Friday, September 07, 2007
3:10 to Yuma Movie Review
3:10 to Yuma
By LeeAnn Sharpe
A 20 something friend told me he had been to the movie theatre the night before and there were these really long lines waiting to get in to see “3:10 to Yuma”. He noticed the average age of those standing in line was mostly 40 and over. He asked, “Why is that generation so into westerns?” I thought about it and the answer seemed simple. We all go back to our comfort zone to feel good. The baby boomer generation grew up with westerns and continues to hold them dear.
They say the western movie market is making a resurgence evidenced by HBO’s “Deadwood” TV series, setting the bar for the modern western with over the edge, in your face, muddy smutty reality attracting the younger generation. But thinking about what my friend said, I think it’s mainly the tail end of the baby boomer generation holding on to their Saturday morning love affair with Gene and Roy, albeit grown up and doing all those naughty adult things we never even imagined back in the ‘50’s and ‘60’s. Movies like “Brokeback Mountain” pushed the envelope even further. But maybe there is more to it. Maybe the western is just a good vehicle to tell a compelling story about life.
There are a few new westerns coming out this year with big name stars. "3:10 to Yuma, "with Russell Crowe and Christian Bale, “The Assassination of Jesse James by the Coward Robert Ford, with Brad Pitt as Jesse James and Casey Affleck as Robert Ford coming out Sept. 21st, and "No Country For Old Men" with Tommy Lee Jones and Woody Harrelson coming out Nov. 21st.
“Experts” say the western reappears in a cycle resurfacing every 7 to 10 years. But I think westerns have always been with us in some shape or form. They may go hi-tech like “Wild Wild West” or dive into comedy like “Shanghai Knights”. But they are always with us. Just look at the Tombstone movies. There has been a retelling of that story at least twice a decade since the teens.
“One of the reasons I started the Wild West Gazette newspaper is recent interest in the old west. Every western state in the union is in the process of celebrating their 100th anniversary. They see the need to preserve their history and tell the stories,” says Sid Hagel, Publisher of Wild West Gazette (www.wildwestgazette.com) “People love hearing the story of how their ancestors survived tremendous hardship to settle the west.”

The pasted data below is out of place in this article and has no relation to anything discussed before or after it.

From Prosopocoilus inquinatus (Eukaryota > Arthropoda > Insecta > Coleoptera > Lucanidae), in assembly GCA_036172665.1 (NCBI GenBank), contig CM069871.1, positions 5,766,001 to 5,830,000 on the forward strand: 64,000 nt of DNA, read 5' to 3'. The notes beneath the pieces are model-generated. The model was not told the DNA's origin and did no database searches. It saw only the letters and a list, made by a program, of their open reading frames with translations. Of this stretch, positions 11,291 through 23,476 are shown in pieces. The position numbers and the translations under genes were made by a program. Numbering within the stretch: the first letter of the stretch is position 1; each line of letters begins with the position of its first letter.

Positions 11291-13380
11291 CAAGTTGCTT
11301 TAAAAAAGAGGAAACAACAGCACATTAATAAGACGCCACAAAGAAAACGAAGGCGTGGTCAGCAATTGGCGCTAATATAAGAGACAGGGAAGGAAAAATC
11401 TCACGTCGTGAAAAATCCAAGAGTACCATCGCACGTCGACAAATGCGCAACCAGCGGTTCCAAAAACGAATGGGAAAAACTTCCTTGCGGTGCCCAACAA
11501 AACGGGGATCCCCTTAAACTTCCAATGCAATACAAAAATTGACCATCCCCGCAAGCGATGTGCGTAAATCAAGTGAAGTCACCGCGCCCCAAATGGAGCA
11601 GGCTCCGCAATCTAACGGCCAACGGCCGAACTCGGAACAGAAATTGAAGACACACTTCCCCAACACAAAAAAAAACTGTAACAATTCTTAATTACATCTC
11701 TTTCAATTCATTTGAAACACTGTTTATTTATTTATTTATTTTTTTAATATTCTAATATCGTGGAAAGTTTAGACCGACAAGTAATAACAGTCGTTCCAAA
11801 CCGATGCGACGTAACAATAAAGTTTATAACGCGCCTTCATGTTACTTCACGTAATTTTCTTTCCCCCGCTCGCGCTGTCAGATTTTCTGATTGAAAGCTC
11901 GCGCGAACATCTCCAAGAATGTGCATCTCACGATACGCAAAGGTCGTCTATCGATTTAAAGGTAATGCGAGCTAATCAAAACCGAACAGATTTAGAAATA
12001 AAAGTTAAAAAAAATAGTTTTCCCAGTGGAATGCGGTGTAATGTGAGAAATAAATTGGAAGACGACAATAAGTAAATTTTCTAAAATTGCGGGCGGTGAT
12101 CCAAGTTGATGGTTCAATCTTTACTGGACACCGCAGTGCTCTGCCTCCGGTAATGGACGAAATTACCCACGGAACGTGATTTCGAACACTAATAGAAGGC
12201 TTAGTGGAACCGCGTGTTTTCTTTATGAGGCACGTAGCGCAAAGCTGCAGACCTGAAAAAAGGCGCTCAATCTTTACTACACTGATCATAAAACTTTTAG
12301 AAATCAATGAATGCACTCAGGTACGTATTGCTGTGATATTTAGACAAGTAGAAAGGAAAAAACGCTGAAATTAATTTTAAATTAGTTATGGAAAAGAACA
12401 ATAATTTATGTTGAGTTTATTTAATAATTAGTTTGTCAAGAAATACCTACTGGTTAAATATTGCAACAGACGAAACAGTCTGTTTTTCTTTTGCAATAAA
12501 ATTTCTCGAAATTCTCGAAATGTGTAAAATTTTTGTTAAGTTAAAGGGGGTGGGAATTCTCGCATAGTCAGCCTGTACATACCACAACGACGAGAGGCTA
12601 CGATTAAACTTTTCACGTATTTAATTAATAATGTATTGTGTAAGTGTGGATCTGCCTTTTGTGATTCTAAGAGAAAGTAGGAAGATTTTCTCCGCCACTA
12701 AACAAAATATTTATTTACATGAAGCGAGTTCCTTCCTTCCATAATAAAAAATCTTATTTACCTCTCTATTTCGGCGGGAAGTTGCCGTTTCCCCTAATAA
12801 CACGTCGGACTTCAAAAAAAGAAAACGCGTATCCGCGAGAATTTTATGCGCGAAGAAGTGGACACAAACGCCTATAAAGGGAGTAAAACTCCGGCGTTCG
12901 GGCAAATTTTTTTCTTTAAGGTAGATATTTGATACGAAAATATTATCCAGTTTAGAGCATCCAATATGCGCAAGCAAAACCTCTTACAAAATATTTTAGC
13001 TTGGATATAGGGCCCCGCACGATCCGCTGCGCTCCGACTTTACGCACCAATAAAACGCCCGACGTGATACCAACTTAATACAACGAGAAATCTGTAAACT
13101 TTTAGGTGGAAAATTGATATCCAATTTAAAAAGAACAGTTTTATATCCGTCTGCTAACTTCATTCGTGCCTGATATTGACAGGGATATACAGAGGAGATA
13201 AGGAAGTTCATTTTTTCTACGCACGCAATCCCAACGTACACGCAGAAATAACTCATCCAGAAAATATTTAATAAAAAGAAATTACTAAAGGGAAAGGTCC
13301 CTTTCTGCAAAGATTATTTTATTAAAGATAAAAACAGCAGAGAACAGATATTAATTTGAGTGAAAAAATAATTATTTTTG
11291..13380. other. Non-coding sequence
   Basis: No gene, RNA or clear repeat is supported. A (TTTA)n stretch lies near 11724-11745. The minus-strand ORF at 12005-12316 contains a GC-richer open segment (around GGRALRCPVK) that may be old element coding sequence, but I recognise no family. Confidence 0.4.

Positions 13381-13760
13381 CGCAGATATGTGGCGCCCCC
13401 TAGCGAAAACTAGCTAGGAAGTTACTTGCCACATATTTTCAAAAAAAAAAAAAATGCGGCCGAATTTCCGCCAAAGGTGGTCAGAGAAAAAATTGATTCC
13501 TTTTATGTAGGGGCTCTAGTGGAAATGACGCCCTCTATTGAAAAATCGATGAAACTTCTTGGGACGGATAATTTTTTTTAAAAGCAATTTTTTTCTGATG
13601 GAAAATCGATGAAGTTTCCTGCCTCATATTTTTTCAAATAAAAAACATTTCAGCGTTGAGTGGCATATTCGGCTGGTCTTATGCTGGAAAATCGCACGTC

The reviews were saying that "3:10 to Yuma," a remake of a 1957 film starring Glenn Ford and Van Heflin, based on an Elmore Leonard story first published in Dime Western Magazine in 1953, was the best western since “Unforgiven”. Leonard is a prolific writer of gritty realism and strong dialogue with a long list of westerns to his credit including “Last Stand at Saber River” and “Hombre” both made into hit movies. “3:10 to Yuma” is an excellent good versus evil story.
Director James Mangold of "Walk the Line" fame, says he wanted to make "a film that didn't look like a video game." He incorporated more dirt and violence along with new characters including the psycho to kick it up a notch. "Most great Westerns are more psychological than action-oriented," Mangold says. "When you're talking about “Unforgiven” or “Shane” or “High Noon” I never feel like it's about the gunfights between those guys." Mangold was really thinking about the “Unforgiven” when he made this film giving it a similar dark palette and frequent close-ups.
Peter Fonda portrays a Pinkerton agent, another new character in the movie, who has been hunting Wade (Crowe) and gets shot during a stagecoach robbery. In a recent interview Fonda said, “You cannot take your eyes off the screen with this film, because it has such compelling characters and the violence is unbelievable.” Fonda seemed to homage Eastwood in this role with superior results.
All of the actors were superb. Either Mangold solicited excellent performances or the New Mexico air kicked them up a notch. They can all be proud of their part in this film. Mangold says the actors he picked are some of the best horsemen in Hollywood, “They are comfortable, alive on a horse and carry a sort of timeless masculinity”. And he figures they are among only a few in Hollywood who could carry it off.
Bale’s character Dan Evans is the good man who is attracted to the villan. He doesn’t want to be corrupted by a corrupt society. His conscious struggles with his decisions. There’s a battle of wills and clash of philosophies that makes their relationship tension into movie magic.
Crowe says he especially enjoyed playing Ben Wade, the bad man who is confident and cheerful. Crowe took the attitude Ben doesn’t believe in a benevolent God, got stuck in the Old Testament. One line he’s told “You’re not all bad” and he responds “Yes I am” kind of sums him up.
And about the ages viewing the movie that I started this article discussing, well maybe it was just an off night, because on Friday there were plenty of younger 20-30 something folks there. And everyone really liked this film. Rated R for language and violence. Lionsgate 120 minutes. I give it 5 stars! * * * * *